2017 ESPN Esports Awards: Biggest Disappointment

Provided by Riot Games

It was a noteworthy year for esports in 2017. There were big team investments, miracle runs and record-breaking prize pools -- but there also were letdowns in competitions and wild organizational issues. In the third installment of our ESPN esports end-of-the-year acknowledgements, we look at the most disappointing moments in the booming industry.


DIG/IMT do not qualify for LCS

When the North American LCS begins its 2018 season in January, two of the top four teams from its previous season will be absent. After initiating a 10-club franchise model, both Immortals and Team Dignitas were rejected from NA LCS. What were surefire picks for franchising, especially with Immortals' finals appearance in the most recent NA LCS season and Dignitas being backed by the NBA's Philadelphia 76ers, suddenly turned into one of the most disappointing stories of 2017. I guess you can't always just "trust the process." --Tyler Erzberger

RunAway loses APEX finals twice

After two straight tries in the OGN APEX finals, RunAway is the best Overwatch team to never win a tournament. Whether it was Ryu "Kaiser" Sang Hoon losing heart after various throws or Chung-hee "Stitch" Lee not being able to salvage team mistakes, both iterations of RunAway crumbled in the end, with one more win separating them from the trophies. It's too bad; those spectacular pink sweaters would've looked great during a trophy presentation. --Steven Nguyen

Punk falls apart at Evo

Victor "Punk" Woodley entered the Evolution Championship Series in July as the unanimous favorite to win, and he looked every bit the part of a champion for the majority of the weekend. He dominated his way into the grand finals without dropping a single set to anyone and needed just one more victory to secure history. His last roadblock was Hajime "Tokido" Taniguchi. Tokido came into Evo with little fanfare and momentum; his last No. 1 finish at a major tournament was two months prior. But in the grand finals, Tokido's veteran presence paid dividends. Despite needing six victories to Punk's three, Tokido was the steamroller with all the incentive, resetting the bracket with a decisive 3-1 mark. Punk's mental strength left him, and he unraveled from all the pressure that the Japanese Akuma generated. The second set was even faster than the first. Punk played out-of-control; he walked forward into Tokido's waiting medium kicks, dashed up into jabs and dropped necessary punishes. Tokido simply walked forward, took advantage of the fast pace and finished off the comeback for his improbable tournament victory. --Timothy Lee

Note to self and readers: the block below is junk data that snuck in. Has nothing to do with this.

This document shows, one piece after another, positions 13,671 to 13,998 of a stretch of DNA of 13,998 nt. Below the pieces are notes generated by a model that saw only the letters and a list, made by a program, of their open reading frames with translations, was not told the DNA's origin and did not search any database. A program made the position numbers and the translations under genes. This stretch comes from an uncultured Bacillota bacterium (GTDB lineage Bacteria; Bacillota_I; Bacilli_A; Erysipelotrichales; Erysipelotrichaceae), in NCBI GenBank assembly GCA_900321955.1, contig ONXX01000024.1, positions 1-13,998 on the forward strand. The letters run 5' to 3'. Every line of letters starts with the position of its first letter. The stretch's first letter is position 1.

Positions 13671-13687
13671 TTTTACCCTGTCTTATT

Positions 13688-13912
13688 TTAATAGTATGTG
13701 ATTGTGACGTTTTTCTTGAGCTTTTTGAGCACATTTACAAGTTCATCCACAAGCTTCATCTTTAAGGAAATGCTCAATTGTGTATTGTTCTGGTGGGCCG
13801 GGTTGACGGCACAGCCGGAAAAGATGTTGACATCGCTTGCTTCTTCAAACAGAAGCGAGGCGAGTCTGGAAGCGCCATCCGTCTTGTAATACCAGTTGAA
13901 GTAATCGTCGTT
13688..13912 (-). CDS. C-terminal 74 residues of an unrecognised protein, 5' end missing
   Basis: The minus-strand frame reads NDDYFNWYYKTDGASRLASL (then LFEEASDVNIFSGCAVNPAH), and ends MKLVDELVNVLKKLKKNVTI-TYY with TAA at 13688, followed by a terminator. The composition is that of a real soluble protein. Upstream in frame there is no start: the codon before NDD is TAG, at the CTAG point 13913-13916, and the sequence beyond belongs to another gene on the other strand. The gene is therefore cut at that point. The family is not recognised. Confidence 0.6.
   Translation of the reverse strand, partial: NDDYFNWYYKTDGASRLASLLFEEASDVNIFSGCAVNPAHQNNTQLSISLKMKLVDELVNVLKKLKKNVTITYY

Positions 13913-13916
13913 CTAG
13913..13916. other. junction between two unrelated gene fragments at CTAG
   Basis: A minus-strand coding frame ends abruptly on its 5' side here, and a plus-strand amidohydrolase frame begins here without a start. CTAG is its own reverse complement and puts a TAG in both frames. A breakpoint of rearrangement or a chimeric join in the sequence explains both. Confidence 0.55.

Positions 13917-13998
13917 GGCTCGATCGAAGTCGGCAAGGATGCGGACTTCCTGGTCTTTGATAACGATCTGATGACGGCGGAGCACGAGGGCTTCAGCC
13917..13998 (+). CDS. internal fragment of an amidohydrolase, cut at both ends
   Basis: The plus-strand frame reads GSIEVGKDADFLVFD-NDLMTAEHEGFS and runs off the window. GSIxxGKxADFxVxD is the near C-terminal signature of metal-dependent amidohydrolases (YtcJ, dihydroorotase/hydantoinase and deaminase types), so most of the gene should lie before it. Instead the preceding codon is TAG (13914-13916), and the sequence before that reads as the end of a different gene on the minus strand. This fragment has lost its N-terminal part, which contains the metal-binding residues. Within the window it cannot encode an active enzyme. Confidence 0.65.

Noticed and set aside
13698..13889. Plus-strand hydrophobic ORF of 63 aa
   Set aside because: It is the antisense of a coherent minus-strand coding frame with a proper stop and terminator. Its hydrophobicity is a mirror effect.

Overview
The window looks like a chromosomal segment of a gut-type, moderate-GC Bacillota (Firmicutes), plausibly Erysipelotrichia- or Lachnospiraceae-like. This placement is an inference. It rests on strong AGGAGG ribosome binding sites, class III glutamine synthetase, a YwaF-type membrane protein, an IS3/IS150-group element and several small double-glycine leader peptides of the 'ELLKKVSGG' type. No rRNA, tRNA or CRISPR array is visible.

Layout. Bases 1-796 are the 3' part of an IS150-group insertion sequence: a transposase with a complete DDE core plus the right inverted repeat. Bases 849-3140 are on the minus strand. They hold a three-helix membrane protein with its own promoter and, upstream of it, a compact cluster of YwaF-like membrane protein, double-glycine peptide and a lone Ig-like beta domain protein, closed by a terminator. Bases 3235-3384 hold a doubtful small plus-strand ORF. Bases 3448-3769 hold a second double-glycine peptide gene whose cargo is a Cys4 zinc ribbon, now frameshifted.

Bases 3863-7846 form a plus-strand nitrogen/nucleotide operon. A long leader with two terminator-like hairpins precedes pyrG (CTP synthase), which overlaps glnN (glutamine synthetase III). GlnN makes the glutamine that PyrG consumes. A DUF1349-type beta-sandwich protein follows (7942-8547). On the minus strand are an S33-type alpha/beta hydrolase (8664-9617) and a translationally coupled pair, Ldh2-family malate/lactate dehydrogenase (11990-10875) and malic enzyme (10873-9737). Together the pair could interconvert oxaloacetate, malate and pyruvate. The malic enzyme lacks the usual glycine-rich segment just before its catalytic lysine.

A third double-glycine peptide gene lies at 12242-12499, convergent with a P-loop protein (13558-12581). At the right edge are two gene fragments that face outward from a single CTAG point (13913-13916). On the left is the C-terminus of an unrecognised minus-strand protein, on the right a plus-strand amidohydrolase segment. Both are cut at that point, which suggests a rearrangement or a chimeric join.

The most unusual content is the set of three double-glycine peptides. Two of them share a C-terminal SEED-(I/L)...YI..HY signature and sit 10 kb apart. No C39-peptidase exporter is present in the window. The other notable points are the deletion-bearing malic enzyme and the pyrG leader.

FaZe is knocked out of the Krakow Major

After months of grand finals appearances, FaZe looked poised to contend for the Major trophy at PGL Krakow. Some even considered the team a favorite to take it home, only rivaled by SK Gaming and Astralis. Whatever the case might be, no one expected FaZe lose its first three matches and find itself eliminated from the group stage without a single victory. Rarely in CS:GO history has such a good team performed so poorly at a Major. The shock of the result, as well as the internal issues that caused such a performance, led FaZe to make two roster moves, despite months of success prior to Krakow. FaZe went on to perform well with its new roster, but the Krakow Major remains one of the most disappointing performances in Counter-Strike history. --Sam Delorme

And the unfortunate winner is: IMT/DIG not qualifying for LCS

In no sport will you find half of the top four teams not playing in the league the next season.

That's exactly what will happen in 2018, though, as fourth-place Dignitas and finalist (yes, a team that made the league final is dead) Immortals were rejected in the NA LCS transfer from an open, promotion/relegation competition into a 10-franchise league with the accepted clubs being promised a long future in the NA LCS.

For Dignitas, this is a nightmare it could have never seen coming at the start of the year when it announced the Philadelphia 76ers ownership was taking over the team's operations. More money was dumped into the once-great organization, and although the team sputtered in the spring season, a strong finish to the year put Dignitas a match win away from the league final. The team failed to overcome champion Team SoloMid in the semifinals, and a loss in the North American Regional Qualifier put a swift end to the club's season and dream of a World Championship appearance.

It's hard to imagine, but it's even worse for Immortals. Since joining the NA LCS in the spring of 2015, the team spent money to go out and create the best teams possible, finishing with a first-round playoff bye in three of the four seasons it competed in. When it came to accomplishments, Immortals had a track record of success, and it barely missed out on a quarterfinal spot at this year's Worlds. What appeared to be the start of the next great North American rivalry at summer NA LCS final between IMT and TSM in Boston -- with the latter pulling out an incredible comeback to take the win -- will now be remembered as IMT's swan song to its North American fans.

Dignitas trusted the process. Immortals trusted its pedigree of success. Neither had their faith rewarded, and all they're left with is more questions than answers from Riot Games ... and ESPN's award for the biggest esports disappointment of the year. --Tyler Erzberger